Unofficial returns favor incumbents in metro Atlanta municipal elections

A voter enters the polling location at Johnson Ferry Baptist Church during Election Day in Marietta, Georgia, on Tuesday, Nov. 2, 2021. (Photo/Austin Steele for the Atlanta Journal Constitution)
Caption
A voter enters the polling location at Johnson Ferry Baptist Church during Election Day in Marietta, Georgia, on Tuesday, Nov. 2, 2021. (Photo/Austin Steele for the Atlanta Journal Constitution)

Credit: Austin Steele

Credit: Austin Steele

Progressive candidates fell short in their bids to unseat established metro Atlanta mayors in Tuesday’s municipal elections.

Results were unofficial early Wednesday, but in two closely-watched races considered bellwethers on potential Democratic gains in the suburbs, the incumbents appear to have claimed victory by large margins.

In Tucker, incumbent Frank Auman had 56% of the vote over his challenger, Robin Biro. The race has become one of the most heated in metro Atlanta due to the candidates’ past partisan affiliations — Auman is the former chairman of the DeKalb GOP, while Biro was a field operator for President Barack Obama’s 2008 campaign.

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Another race pitting a left-leaning challenger against a longtime Republican politician was in Marietta, where incumbent Steve “Thunder” Tumlin had 57% of the vote versus Michelle Cooper Kelly’s 43%. Tumlin is a former Republic state representative who has been mayor since 2010, while Kelly is a two-term councilwoman who identifies as a Democrat, according to Cobb’s Democratic party.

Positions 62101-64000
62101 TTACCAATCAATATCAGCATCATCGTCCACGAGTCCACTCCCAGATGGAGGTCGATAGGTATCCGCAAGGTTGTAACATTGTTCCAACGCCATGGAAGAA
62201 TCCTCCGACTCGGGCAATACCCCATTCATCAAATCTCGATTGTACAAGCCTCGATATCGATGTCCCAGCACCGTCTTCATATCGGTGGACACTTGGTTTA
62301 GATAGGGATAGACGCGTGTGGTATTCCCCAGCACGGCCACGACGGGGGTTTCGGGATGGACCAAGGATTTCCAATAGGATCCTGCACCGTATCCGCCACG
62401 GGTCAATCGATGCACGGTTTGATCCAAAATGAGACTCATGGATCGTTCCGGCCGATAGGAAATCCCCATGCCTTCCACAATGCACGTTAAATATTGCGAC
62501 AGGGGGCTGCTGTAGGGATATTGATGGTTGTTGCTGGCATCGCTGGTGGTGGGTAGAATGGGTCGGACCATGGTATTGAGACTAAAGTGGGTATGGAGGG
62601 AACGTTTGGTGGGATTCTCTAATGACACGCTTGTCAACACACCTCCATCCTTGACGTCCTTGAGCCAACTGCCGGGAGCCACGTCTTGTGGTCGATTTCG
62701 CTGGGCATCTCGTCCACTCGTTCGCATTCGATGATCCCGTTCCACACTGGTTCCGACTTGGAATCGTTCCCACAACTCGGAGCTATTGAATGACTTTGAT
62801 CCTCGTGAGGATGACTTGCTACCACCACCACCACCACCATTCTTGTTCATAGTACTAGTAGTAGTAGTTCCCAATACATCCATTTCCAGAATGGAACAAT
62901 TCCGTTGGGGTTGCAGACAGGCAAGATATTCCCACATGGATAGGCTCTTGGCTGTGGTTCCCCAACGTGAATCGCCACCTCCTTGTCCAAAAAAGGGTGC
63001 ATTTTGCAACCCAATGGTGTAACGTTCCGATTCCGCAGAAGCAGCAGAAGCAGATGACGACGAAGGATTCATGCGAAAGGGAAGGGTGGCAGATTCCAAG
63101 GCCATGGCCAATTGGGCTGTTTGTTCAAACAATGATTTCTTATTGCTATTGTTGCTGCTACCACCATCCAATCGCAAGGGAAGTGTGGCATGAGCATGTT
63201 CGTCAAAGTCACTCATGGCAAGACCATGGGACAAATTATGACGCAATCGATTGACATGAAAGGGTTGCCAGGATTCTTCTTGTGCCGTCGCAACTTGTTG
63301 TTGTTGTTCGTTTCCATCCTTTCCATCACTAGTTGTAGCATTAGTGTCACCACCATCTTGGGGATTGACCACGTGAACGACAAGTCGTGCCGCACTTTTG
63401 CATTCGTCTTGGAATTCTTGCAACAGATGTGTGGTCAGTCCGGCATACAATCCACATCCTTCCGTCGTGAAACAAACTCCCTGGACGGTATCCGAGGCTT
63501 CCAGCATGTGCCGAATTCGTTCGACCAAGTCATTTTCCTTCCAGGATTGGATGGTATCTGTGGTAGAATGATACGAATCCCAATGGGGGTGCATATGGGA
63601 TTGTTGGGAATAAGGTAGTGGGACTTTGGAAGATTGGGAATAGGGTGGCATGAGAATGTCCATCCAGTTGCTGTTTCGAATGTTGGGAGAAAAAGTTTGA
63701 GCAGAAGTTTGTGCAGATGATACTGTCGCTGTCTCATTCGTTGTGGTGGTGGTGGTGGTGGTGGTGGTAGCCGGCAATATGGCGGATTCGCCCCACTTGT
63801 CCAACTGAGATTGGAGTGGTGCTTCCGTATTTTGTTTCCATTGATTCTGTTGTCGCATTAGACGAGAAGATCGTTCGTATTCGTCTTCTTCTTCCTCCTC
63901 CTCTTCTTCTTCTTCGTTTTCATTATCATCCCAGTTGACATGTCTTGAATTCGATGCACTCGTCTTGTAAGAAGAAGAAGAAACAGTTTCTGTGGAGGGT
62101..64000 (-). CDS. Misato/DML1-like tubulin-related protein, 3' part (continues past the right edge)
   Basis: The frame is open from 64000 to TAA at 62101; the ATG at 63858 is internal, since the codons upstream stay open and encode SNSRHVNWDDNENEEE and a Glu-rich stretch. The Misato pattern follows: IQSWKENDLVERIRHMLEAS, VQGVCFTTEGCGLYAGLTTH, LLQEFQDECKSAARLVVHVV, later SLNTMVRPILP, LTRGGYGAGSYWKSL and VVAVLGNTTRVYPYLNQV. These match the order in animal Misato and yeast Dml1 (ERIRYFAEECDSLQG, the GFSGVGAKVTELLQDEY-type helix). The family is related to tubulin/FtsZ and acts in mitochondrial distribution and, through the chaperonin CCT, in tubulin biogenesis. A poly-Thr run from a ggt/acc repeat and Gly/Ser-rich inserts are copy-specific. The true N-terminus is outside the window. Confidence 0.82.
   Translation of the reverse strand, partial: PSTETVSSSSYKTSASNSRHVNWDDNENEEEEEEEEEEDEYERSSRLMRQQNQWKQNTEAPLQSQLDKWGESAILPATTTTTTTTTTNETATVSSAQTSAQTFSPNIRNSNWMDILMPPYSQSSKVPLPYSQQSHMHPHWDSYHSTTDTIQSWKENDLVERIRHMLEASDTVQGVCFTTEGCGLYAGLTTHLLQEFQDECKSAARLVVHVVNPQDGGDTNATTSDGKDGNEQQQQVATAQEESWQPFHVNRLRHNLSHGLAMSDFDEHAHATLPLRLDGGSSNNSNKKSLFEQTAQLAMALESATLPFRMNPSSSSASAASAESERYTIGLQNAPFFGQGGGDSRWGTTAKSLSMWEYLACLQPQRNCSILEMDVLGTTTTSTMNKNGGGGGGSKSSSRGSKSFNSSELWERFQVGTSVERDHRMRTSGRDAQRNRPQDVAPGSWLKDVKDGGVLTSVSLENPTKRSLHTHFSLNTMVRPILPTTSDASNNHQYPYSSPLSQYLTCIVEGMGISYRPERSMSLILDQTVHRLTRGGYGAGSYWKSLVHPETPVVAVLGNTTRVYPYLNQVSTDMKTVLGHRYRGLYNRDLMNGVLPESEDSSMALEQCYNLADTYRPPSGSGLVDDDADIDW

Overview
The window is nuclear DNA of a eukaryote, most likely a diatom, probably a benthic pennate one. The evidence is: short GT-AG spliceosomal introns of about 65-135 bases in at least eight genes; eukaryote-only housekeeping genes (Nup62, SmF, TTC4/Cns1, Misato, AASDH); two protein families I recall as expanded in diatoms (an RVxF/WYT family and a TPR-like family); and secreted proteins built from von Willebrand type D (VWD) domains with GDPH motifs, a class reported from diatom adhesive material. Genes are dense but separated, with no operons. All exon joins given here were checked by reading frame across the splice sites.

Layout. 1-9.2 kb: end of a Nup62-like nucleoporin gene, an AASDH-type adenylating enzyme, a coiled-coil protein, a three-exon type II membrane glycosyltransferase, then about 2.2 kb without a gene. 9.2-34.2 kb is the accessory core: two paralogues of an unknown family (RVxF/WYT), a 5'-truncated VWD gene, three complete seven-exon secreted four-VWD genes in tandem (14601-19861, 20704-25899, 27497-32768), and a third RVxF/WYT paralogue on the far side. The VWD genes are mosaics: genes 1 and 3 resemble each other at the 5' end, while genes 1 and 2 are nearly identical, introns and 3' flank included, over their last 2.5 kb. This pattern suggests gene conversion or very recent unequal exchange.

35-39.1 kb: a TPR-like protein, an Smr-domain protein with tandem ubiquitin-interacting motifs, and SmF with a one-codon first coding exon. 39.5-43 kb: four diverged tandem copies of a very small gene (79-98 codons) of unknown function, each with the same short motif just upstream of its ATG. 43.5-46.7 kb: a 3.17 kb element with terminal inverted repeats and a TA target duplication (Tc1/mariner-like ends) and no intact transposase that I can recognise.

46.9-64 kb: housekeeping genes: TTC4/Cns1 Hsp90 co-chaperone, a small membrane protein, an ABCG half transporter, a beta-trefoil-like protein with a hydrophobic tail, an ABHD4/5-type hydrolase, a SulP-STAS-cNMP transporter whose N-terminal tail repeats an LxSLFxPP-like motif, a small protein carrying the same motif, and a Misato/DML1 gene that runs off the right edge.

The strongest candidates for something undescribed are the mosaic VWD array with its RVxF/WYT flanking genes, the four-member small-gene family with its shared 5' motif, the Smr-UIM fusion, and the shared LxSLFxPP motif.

In Roswell, however, incumbent Mayor Lori Henry lost in a contentious election with two challengers: Jason Yowell and Kurt Wilson. Wilson had 60% of the vote, while Henry had 34% and Yowell had 6%. Henry’s record is marred by a poorly managed and overbudget Oxbo Road project, which an independent investigation found lacked oversight.

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Voters in Johns Creek, Roswell and Stone Mountain also got their chance to vote in contentious mayoral races.

Mike Bodker, elected as Johns Creek’s founding mayor in 2006, will leave office in December, handing the keys to the young city over to either John Bradberry or Brian Weaver. Bradberry, a current councilman, had 60% of the vote, while Weaver, a former councilman who resigned his seat in July, had 40%. A “Save Johns Creek” flyer in support of Bradberry, who usually aligns with Republicans, stirred up controversy by alleging crime would increase if someone who is more akin to Democrats, like Weaver, were elected. Weaver, who is Black, said he believes the flyer is racially motivated.